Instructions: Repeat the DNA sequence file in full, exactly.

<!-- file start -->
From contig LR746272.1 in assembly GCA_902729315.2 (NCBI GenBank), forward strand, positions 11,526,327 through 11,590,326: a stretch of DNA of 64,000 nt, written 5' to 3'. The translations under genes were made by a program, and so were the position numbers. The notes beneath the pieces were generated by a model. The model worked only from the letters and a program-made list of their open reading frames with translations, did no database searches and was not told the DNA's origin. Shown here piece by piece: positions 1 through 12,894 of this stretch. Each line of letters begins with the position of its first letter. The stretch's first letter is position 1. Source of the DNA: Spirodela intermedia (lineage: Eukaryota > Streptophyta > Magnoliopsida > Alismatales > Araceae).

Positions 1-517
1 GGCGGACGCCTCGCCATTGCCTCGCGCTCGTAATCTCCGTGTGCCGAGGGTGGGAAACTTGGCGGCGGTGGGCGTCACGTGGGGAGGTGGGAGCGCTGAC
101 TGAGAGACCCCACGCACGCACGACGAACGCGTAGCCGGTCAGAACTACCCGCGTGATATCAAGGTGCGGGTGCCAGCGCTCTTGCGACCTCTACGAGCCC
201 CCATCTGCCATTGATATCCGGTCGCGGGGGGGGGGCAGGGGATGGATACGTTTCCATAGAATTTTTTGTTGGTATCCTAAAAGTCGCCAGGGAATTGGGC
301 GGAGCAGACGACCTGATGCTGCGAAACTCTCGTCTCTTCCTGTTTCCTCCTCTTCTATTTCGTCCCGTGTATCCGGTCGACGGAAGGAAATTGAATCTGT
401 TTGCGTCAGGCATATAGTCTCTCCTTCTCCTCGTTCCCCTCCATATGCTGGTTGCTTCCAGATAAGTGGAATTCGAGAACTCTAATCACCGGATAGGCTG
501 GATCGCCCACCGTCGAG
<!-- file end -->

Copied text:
From contig LR746272.1 in assembly GCA_902729315.2 (NCBI GenBank), forward strand, positions 11,526,327 through 11,590,326: a stretch of DNA of 64,000 nt, written 5' to 3'. The translations under genes were made by a program, and so were the position numbers. The notes beneath the pieces were generated by a model. The model worked only from the letters and a program-made list of their open reading frames with translations, did no database searches and was not told the DNA's origin. Shown here piece by piece: positions 1 through 12,894 of this stretch. Each line of letters begins with the position of its first letter. The stretch's first letter is position 1. Source of the DNA: Spirodela intermedia (lineage: Eukaryota > Streptophyta > Magnoliopsida > Alismatales > Araceae).

Positions 1-517
1 GGCGGACGCCTCGCCATTGCCTCGCGCTCGTAATCTCCGTGTGCCGAGGGTGGGAAACTTGGCGGCGGTGGGCGTCACGTGGGGAGGTGGGAGCGCTGAC
101 TGAGAGACCCCACGCACGCACGACGAACGCGTAGCCGGTCAGAACTACCCGCGTGATATCAAGGTGCGGGTGCCAGCGCTCTTGCGACCTCTACGAGCCC
201 CCATCTGCCATTGATATCCGGTCGCGGGGGGGGGGCAGGGGATGGATACGTTTCCATAGAATTTTTTGTTGGTATCCTAAAAGTCGCCAGGGAATTGGGC
301 GGAGCAGACGACCTGATGCTGCGAAACTCTCGTCTCTTCCTGTTTCCTCCTCTTCTATTTCGTCCCGTGTATCCGGTCGACGGAAGGAAATTGAATCTGT
401 TTGCGTCAGGCATATAGTCTCTCCTTCTCCTCGTTCCCCTCCATATGCTGGTTGCTTCCAGATAAGTGGAATTCGAGAACTCTAATCACCGGATAGGCTG
501 GATCGCCCACCGTCGAG